Can I trust the Bible?
When I was in college, a coworker of mine introduced me to a book that had caused her to question nearly everything she had been taught about the Bible in her Roman Catholic upbringing. Eventually, I read it with great interest. You may have, too. The book is called The Da Vinci Code, Dan Brown’s fast-moving thriller whose plot is based on a very non-traditional understanding of the history of Christianity.
Brown’s influence wasn’t nearly as heavy on most people as it was on my young friend, but the fact remains that The Da Vinci Code tapped into a wide-spread, deep-seated distrust of traditional Christian theism and its various sources of authority. While the novel has long since faded in cultural importance, our suspicion of religious authority has only deepened in the ensuing years.
For evangelical Christians, our primary authority “for faith and practice” has always been the Bible. That is, to settle any theologically significant dispute—or answer any theologically significant question—our final appeal is always “What does the Bible say?”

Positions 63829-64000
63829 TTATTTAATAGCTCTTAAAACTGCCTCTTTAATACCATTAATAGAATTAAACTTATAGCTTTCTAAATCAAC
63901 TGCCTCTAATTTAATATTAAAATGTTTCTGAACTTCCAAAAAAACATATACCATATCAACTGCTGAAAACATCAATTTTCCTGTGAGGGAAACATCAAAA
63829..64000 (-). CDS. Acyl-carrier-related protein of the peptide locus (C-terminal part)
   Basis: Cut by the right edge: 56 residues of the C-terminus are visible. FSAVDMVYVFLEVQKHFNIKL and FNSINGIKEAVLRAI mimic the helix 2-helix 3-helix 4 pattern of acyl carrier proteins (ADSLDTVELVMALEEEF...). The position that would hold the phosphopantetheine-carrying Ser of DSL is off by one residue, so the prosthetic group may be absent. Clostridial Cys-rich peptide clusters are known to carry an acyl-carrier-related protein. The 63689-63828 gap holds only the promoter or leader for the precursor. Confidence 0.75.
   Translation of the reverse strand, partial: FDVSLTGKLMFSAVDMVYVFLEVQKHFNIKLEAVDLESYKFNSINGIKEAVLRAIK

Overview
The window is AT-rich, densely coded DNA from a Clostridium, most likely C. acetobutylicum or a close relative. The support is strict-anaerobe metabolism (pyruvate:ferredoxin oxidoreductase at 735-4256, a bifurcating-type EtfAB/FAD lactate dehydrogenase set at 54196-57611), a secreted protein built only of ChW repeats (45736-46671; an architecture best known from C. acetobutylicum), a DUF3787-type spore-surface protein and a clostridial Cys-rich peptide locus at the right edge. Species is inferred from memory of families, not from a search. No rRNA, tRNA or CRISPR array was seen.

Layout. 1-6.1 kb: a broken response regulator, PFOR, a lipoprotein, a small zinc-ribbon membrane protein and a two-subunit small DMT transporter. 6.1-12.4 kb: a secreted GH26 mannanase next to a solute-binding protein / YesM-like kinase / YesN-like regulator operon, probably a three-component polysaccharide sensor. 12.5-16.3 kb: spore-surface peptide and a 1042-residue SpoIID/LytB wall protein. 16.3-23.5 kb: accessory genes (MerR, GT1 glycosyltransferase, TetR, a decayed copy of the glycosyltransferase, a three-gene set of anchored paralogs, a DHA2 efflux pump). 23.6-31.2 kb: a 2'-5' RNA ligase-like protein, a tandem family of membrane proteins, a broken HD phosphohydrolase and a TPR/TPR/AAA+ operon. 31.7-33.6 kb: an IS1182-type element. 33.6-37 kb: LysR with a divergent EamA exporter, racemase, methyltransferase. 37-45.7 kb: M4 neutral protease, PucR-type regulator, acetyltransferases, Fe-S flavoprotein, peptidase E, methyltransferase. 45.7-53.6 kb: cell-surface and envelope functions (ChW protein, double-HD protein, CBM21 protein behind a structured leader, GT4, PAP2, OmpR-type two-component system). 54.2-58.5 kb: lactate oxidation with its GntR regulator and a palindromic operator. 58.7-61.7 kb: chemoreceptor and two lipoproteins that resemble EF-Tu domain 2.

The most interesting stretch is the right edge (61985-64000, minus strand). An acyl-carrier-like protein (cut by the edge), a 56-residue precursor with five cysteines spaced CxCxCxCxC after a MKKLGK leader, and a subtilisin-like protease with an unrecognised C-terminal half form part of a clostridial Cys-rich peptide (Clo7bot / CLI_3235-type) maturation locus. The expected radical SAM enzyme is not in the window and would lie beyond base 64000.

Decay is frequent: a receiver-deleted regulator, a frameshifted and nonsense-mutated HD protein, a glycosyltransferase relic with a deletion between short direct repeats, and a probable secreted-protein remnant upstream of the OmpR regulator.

And yet, like with any other type of authority in our lives, we experience doubts. In fact, over the last few months, several people have come to me with questions like this:
- Does the English translation I’m reading faithfully reproduce the meaning of the original?
- How can we reconcile the teachings of the Bible with what we know about science or history?
- Why are the 66 books of the Bible included in Scripture while others are left out?
- One of my professors said __________ about the Bible and now I’m confused.
It seems to me that if a handful of people have taken the time to ask these questions out loud, then there are probably dozens more who have been wondering the same things but just haven’t expressed them yet.
With that in mind, I’ve decided to write a series of blog posts in answer to this question: “Can I trust the Bible?” My hope is that not only will these brief articles strengthen your confidence in Scripture, but also renew your zeal to read and study the Bible in pursuit of the knowledge of God.
“How sweet are your words to my taste, sweeter than honey to my mouth!” (Psalm 119:103).
Posts in this series
Part 1: God Speaks
Part 2: God's Word in Human Words
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